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Can we characterize a discrete topological space $X_\mathcal d $ by the convergence of nets in it, if yes then how ?

l know that any convergent net in $X_d$ is eventually constant, but does the converse hold ? , i.e if in a space any convergent net is eventually constant then the space is discrete. I came to know that in case of sequences the result does not hold from here.

Any insight about the characterization.Thank you.

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Yes, in every non-discrete space there is a convergent net which is not eventually constant.

Suppose that $X$ is a non-discrete space. Then there is a point $x \in X$ which is not isolated, meaning that every open neighborhood of $x$ contains some point distinct from $x$. Now, either $x$ has a smallest open neighborhood, or it doesn't.

If $x$ has a smallest open neighborhood, $U$, then pick $y \in U \setminus \{ x \}$. Consider the sequence $\{ x_n \}_{n \in \mathbb{N}}$ defined by $$x_n = \begin{cases} x, &\text{if $n$ is even}\\ y, &\text{if $n$ is odd.} \end{cases}$$ This sequence is not eventually constant, and it converges to $x$.

If $x$ does not have a smallest open neighborhood, let $\mathcal{N}$ be the family of all open neighborhoods of $x$, and for each $U \in \mathcal{N}$ choose some $x_U \in U \setminus \{ x \}$.

Set $D = \mathcal{N} \times \{ 0,1 \}$ and consider the relation $\preceq$ on $D$ defined by $$( U,i ) \preceq ( V,j ) \Leftrightarrow U \supseteq V\text{, or } U = V \mathrel{\&} i \leq j.$$ Note that $D$ is directed by $\preceq$. Define the net $\{ x_{(U,i)} \}_{(U,i) \in D}$ by $$x_{(U,i)} = \begin{cases} x_U, &\text{if $i=0$} \\ x, &\text{if $i=1$.} \end{cases}$$

This net is not eventually constant, and it converges to $x$.

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  • $\begingroup$ So we can characterize the discrete topological space by convergent net , right ? $\endgroup$ Jul 30 '17 at 4:20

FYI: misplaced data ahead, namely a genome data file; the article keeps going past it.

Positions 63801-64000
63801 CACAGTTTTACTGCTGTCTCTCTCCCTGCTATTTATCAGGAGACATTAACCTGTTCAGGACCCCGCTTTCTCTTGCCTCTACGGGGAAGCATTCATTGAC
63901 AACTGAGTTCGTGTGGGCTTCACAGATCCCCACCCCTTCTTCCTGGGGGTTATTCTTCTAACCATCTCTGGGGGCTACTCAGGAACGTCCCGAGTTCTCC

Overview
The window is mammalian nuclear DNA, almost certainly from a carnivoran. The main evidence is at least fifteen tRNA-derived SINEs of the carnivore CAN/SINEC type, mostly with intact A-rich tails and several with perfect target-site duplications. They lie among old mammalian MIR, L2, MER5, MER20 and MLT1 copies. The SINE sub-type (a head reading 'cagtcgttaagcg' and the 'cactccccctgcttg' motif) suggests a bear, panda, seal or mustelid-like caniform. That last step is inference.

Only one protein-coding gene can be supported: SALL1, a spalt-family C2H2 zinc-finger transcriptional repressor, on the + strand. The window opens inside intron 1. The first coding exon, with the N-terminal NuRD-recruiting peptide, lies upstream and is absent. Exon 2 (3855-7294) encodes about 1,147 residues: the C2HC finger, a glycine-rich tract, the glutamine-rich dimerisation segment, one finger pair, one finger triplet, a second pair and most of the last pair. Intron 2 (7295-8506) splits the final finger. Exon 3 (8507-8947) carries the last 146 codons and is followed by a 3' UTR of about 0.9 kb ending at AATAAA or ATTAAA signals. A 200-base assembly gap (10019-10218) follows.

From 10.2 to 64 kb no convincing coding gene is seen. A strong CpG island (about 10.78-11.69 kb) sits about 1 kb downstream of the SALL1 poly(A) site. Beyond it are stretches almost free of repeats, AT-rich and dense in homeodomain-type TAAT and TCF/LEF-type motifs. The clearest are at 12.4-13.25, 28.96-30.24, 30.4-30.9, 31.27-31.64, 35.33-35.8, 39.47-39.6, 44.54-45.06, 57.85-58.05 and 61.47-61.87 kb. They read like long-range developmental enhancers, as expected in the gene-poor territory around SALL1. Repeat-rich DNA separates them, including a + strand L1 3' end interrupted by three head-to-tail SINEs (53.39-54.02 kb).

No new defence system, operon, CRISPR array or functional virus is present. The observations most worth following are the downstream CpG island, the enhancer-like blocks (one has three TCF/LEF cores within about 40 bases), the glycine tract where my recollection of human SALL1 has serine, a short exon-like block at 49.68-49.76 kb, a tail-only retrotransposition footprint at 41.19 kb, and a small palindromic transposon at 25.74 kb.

• $\begingroup$ One more thing, I am okey with yout proof, but can't we prove it directly,i.e if every convergent net is eventually constant,then the space is discrete ? $\endgroup$ Jul 30 '17 at 4:22
  • $\begingroup$ @HirenGarai This proof shows " if every convergent net is eventually constant then $X$ is discrete" via the contrapositive. So it has already been shown. It's a completely direct proof too. What's wrong with a proof by contrapositive ? $\endgroup$ Jul 30 '17 at 6:22
  • $\begingroup$ I have no problem with this proof, actually I am a novice in Topology and as usual I was trying to prove the result by assuming that every convergent sequence is eventually constant.So I have to show that every singleton set is open and this is where I get stuck so that's why I was looking for a direct proof..@HennoBrandsma $\endgroup$ Jul 30 '17 at 7:00
  • $\begingroup$ @HirenGarai I cannot think of how one would start with the assumption that all convergent nets are eventually constant and then show that the space is discrete. Perhaps it can be done and I just don't have a strong enough intuition for that hypothesis. Since I do have a stronger feeling for the hypothesis that a space is not discrete, I chose to work via contrapositive. $\endgroup$ Jul 30 '17 at 7:05

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